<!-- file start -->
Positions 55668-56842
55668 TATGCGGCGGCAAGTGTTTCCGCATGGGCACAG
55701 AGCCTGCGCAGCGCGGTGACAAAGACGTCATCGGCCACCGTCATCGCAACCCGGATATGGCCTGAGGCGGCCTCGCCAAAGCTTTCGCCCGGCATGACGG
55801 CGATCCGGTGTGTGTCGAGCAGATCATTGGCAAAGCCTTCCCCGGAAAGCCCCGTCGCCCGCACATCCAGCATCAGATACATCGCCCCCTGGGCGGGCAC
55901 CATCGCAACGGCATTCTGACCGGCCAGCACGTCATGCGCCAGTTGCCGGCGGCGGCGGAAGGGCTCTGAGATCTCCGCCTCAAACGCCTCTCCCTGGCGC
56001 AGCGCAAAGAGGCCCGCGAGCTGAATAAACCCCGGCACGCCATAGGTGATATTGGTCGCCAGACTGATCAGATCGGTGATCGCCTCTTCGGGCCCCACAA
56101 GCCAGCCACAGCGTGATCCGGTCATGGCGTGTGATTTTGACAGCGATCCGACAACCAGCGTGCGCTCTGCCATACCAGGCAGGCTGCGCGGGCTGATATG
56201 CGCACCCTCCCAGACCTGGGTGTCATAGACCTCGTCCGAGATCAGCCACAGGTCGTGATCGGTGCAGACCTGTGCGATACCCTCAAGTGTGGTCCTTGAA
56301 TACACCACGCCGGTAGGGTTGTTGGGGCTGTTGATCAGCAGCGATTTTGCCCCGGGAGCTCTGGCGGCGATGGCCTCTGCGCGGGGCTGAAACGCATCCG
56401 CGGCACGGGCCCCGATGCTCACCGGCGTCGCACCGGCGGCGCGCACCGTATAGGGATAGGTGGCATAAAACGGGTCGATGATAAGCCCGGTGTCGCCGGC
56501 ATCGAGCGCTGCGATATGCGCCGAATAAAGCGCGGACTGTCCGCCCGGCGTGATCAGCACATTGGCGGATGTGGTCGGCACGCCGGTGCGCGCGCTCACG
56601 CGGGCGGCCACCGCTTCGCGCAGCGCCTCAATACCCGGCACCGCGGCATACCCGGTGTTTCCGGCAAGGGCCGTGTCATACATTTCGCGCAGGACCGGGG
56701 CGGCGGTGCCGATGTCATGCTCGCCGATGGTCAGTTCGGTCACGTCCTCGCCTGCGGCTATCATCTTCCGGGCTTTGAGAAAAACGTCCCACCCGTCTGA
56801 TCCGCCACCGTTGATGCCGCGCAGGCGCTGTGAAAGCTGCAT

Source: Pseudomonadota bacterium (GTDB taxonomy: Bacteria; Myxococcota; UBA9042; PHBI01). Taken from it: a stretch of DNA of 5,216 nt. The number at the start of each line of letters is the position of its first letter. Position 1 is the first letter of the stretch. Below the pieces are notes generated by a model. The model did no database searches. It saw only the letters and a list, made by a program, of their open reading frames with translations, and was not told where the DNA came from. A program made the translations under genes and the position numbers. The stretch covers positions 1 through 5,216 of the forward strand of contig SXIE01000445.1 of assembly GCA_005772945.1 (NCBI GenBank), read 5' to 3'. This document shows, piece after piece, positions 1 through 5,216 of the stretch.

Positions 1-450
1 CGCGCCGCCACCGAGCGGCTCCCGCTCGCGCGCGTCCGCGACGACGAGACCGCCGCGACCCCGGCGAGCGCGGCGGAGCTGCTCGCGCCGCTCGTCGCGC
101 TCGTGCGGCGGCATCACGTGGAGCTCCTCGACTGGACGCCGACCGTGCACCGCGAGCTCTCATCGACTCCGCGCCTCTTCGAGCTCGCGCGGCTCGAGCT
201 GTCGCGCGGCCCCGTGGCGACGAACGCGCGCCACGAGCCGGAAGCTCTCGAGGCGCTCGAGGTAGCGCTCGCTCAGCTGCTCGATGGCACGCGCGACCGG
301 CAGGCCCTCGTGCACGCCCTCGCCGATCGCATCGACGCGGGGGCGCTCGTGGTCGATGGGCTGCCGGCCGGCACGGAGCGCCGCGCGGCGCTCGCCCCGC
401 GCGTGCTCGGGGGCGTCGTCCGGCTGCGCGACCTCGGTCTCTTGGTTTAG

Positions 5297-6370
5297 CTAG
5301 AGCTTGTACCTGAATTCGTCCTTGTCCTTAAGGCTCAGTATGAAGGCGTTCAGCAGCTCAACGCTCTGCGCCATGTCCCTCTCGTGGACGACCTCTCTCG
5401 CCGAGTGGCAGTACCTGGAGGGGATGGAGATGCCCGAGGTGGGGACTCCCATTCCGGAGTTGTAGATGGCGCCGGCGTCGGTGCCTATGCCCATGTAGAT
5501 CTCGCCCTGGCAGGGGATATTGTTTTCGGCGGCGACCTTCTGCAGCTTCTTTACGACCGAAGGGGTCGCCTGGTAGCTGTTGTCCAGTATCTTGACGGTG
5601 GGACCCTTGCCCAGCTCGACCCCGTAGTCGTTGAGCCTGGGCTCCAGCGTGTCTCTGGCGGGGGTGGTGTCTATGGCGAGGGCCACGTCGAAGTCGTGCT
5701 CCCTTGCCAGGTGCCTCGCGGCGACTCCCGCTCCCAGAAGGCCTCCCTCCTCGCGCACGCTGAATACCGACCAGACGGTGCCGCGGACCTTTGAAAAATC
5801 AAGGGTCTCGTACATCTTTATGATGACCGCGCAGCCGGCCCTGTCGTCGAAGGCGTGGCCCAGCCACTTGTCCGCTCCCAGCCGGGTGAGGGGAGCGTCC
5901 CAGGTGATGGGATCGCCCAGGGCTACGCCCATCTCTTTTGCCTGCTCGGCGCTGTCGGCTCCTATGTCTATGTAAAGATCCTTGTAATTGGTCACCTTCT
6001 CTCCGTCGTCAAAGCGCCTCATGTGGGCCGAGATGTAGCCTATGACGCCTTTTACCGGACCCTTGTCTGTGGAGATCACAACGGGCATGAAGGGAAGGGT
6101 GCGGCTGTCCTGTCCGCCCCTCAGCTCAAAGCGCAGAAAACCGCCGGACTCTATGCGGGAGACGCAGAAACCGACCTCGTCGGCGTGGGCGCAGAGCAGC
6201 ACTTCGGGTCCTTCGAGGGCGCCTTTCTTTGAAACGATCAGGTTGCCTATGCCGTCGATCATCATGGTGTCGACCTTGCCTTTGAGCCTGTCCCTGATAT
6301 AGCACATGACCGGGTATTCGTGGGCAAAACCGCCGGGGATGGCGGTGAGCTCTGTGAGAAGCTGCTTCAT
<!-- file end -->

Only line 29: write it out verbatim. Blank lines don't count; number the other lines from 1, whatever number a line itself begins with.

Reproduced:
5801 AAGGGTCTCGTACATCTTTATGATGACCGCGCAGCCGGCCCTGTCGTCGAAGGCGTGGCCCAGCCACTTGTCCGCTCCCAGCCGGGTGAGGGGAGCGTCC